In capitalist society, the persecution of homosexuals is linked to the subjugation of women and is used to buttress the institution of the family. The family, the main source of women’s oppression, serves as a vehicle through which private property is passed down from one generation to the next and to provide the means by which future generations of workers are raised. Through the institution of the family the ruling classes instill bourgeois codes of “morality,” subservience and obedience to authority, and reinforce religious obscurantism, thus serving the ultimate goal of regimenting society. Those who deviate from these set restrictions ultimately become the subjects of persecution.

Immediately upon their accession to power, the Bolsheviks swept away all laws discriminating against homosexuals. Describing the measures taken by the revolutionary government that took power after the Russian Revolution in 1917, Dr. Grigorii Batkis, the director of the Moscow Institute of Social Hygiene, wrote:

“It [the new Soviet legislation] declares the absolute non-interference of the state and society into sexual matters, so long as no body is injured and no one’s interests are encroached upon....

“Concerning homosexuality, sodomy, and various other forms of sexual gratification, which are set down in European legislation as offenses against public morality, Soviet legislation treats these exactly the same as so-called ‘natural’ intercourse. All forms of sexual intercourse are private matters.”

— quoted in John Lauritsen and David Thorstad, The Early Homosexual Rights Movement, 1974

The International Communist League, in the tradition of Bolshevism, is irreconcilably opposed to each and every manifestation of sexual discrimination. We stand firmly for the absolute non-interference of the state into consensual sexual relations. We call for full democratic rights for homosexuals. We demand the immediate release of all the gay men jailed in Egypt and the abolition of all legislation that discriminates against homosexuals.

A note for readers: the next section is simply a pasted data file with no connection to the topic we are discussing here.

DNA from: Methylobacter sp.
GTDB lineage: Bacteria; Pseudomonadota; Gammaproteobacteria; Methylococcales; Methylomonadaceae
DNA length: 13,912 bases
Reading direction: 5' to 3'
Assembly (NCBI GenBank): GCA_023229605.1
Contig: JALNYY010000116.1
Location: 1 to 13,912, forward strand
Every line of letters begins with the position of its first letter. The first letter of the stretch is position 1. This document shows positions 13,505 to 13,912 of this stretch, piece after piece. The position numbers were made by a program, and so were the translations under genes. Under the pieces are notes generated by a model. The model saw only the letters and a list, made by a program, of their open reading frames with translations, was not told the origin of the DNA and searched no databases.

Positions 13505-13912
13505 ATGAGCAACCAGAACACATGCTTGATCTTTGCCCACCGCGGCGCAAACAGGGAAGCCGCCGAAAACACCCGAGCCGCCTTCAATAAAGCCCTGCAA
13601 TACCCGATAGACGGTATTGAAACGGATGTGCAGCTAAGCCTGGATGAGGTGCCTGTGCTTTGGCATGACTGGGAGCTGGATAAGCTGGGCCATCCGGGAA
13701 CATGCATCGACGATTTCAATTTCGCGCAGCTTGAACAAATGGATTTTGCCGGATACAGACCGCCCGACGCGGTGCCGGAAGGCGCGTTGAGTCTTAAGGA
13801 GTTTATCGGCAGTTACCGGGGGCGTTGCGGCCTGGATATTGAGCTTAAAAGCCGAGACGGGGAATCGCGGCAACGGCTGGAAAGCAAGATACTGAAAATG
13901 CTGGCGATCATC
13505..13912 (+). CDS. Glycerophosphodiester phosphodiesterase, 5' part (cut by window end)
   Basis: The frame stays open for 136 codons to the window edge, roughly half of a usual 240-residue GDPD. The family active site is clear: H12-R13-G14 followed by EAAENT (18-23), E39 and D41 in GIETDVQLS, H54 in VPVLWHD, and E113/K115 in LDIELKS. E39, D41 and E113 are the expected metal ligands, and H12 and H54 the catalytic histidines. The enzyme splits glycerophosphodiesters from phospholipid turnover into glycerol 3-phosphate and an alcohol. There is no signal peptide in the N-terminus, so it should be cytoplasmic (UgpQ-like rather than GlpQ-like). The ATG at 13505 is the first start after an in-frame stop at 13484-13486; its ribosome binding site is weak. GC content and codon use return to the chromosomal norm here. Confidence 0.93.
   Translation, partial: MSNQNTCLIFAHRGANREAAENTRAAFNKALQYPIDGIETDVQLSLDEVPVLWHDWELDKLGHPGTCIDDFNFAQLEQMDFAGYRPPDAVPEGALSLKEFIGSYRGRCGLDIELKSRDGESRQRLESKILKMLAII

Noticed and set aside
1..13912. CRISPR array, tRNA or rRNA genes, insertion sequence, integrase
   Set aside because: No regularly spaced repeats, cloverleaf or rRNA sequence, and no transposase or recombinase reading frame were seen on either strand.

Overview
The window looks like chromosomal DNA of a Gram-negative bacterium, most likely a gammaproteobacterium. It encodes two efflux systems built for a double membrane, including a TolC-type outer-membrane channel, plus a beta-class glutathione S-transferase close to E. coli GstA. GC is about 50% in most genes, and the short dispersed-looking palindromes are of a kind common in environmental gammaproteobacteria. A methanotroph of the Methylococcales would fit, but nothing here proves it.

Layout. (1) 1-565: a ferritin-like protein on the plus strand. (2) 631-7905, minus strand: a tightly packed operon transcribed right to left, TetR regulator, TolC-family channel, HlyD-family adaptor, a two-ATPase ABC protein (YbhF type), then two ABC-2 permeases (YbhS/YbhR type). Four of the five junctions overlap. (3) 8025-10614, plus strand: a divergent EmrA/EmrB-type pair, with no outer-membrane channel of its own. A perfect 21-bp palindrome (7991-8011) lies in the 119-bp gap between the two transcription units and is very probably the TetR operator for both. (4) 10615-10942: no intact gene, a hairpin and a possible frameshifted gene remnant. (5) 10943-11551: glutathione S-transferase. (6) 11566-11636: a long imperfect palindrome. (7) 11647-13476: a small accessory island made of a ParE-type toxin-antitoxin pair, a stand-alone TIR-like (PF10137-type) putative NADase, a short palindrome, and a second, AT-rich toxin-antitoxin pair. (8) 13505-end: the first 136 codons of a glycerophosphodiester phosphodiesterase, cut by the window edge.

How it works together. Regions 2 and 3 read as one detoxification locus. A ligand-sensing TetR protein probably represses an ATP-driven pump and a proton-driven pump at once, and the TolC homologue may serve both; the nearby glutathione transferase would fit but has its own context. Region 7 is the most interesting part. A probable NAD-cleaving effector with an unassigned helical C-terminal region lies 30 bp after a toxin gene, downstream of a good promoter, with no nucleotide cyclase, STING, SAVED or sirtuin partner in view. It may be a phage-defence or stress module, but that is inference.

It was no coincidence that the court handed down its sentences on the eve of the American colonial assault on Iraq. In bed with the American imperialists and contributing to their war effort by facilitating the passage of warships through the Suez canal, Mubarak’s regime sought to head off potential protests against the war by appeasing the Islamic fundamentalists. But unlike the protests against the war in Afghanistan which were overwhelmingly dominated by Islamic fundamentalists, the current antiwar protests in Egypt have had a large component of leftist youth and Arab nationalists who look back to the regime of Gamal Abdel Nasser in the 1950s and ’60s.

For more than ten hours, tens of thousands of protesters filled Tahrir (Liberation) Square in central Cairo on March 20, the first day of the U.S. attack on Iraq, venting their anger against the regime and chanting songs by the poets Ahmed Negm and Sheik Imam. The duo was famous in the 1960s and 1970s for representing the militant fervor of students and workers during strikes, sit-ins and demonstrations. “It took 31 years and an American-led war on Iraq for the rare occurrence to be reenacted,” wrote Al-Ahram Weekly (27 March-2 April), referring to the left-wing led student movement that shook the country in 1972. The protesters at Tahrir Square last month were met by the regime’s terror machine of police dogs, armored police cars and fire engines. Thousands were arrested and beaten, among them Nasserist member of parliament Hamdeen Sabahi.

Marxists seek to win these leftist youth to a revolutionary program, including defense of the rights of homosexuals, women and religious minorities. Acting as the tribune of the people, a revolutionary Leninist party must lead the working class in defense of all the oppressed as an integral part of its struggle against the capitalist system. Only the overthrow of the capitalist order internationally through proletarian revolution can lay the material foundations for a new world in which the oppressive institution of the family will be replaced with collective childcare and housework. Only then can all human relations be truly based on the free choice of individuals. The International Communist League is committed to championing these liberating goals of communism and the necessarily global struggle for a classless society. Stop the persecution of homosexuals now!